The Democrat divide is, as NBC News sees it, between dreamers and doers—with the International Business Times (IBT) calling it: “a civil war over the party’s ideological future.” The Boston Globe declares that the “party fissures” represent “a national party torn between Clinton’s promised steady hand and Sanders’ more progressive goals.”
In today’s edition of The Heartland Daily Podcast, Todd Myers, director of the environment program at the Washington Policy Center in Washington State, joins host H. Sterling Burnett to talk about his new paper showing the failure of “green schools” to be energy-efficient.
Separating reality from ideology and political agendas is difficult, but essential, if we are to revitalize our economy and help the world’s poorest families take their rightful places among Earth’s prosperous people. Energy reality is certainly in our favor. But ideological forces are powerful and persistent.
Many energy-producing states are currently struggling in the wake of falling oil and natural gas prices. Thousands of people are losing their livelihoods in the energy sector, and lower severance tax payments are projected to produce numerous state budget shortfalls, which could end up reducing state spending on social programs.
A recent USA Today/Rock the Vote survey of millennials shows 80 percent of millennials support transitioning to “mostly clean” or renewable energy by 2030. Although their hearts may be in the right place, few millennials appear to realize how much energy their lifestyle actually consumes, where this energy comes from, and how much it would cost to transition to a nation that’s powered predominantly by renewables by 2030.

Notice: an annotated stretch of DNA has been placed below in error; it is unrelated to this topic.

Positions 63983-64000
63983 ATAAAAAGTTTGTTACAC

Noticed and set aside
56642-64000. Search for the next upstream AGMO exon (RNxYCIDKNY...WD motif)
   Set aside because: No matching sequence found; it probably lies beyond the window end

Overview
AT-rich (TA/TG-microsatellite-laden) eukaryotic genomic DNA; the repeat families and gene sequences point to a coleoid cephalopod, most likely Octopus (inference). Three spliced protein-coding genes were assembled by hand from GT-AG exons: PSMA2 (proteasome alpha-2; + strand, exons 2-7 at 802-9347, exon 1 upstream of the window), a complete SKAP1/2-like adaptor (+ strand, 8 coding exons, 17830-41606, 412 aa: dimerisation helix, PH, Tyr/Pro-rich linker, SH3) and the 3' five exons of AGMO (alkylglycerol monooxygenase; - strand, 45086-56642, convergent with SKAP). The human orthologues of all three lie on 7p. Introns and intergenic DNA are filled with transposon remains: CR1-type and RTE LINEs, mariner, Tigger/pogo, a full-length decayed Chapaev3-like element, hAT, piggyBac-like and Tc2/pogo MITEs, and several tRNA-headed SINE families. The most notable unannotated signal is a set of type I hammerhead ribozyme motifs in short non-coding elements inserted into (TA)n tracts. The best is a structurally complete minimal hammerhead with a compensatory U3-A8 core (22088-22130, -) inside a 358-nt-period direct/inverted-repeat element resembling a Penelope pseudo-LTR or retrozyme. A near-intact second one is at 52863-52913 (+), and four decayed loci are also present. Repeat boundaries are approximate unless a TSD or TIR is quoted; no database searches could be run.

In today’s edition of The Heartland Daily Podcast, Marita Noon, executive director for Energy Makes America Great Inc. and the companion educational organization Citizens’ Alliance for Responsible Energy (CARE), joins Managing Editor of Environment & Climate News H. Sterling Burnett. Noon joins the podcast to discuss the different Presidential candidates positions on energy and other energy related topics.
Based on the best available scientific evidence, it is highly unlikely continued fossil fuel use will result in catastrophic changes to Earth’s climate or will cause harm to humans or the environment. Despite the available evidence, governments in the United States and other industrialized nations seem intent on pushing the development and use of politically favored renewable energy sources, particularly wind and solar power, through the use of subsidies and mandates.
If you don’t visit Somewhat Reasonable and the Heartlander digital magazine every day, you’re missing out on some of the best news and commentary on liberty and free markets you can find. But worry not, freedom lovers! The Heartland Weekly Email is here for you every Friday with a highlight show.
Nevada’s public utilities watchdog appears to be refereeing the impasse between Warren Buffett-owned NV Energy and several Nevada casinos with the expertise and objectivity of a professional wrestling referee. This brings up a question: Why is the Nevada Public Utilities Commission giving away the candy store to out-of-state (and misnamed) NV Energy while vindictively sticking it to Nevada’s largest job creator?
Environmentalists like a good crisis. Spreading fear is a proven fundraising technique—with manmade climate change as the fear du jour. But, back in 2005, the “looming crisis,” according to the Kansas Sierra Club, was the end of cheap oil. The post concludes: “The end of cheap oil, followed by the end of cheap natural gas, threatens to cripple strong economies and devastate weak ones.” The author posits: “The world burns oil faster than new oil is discovered.”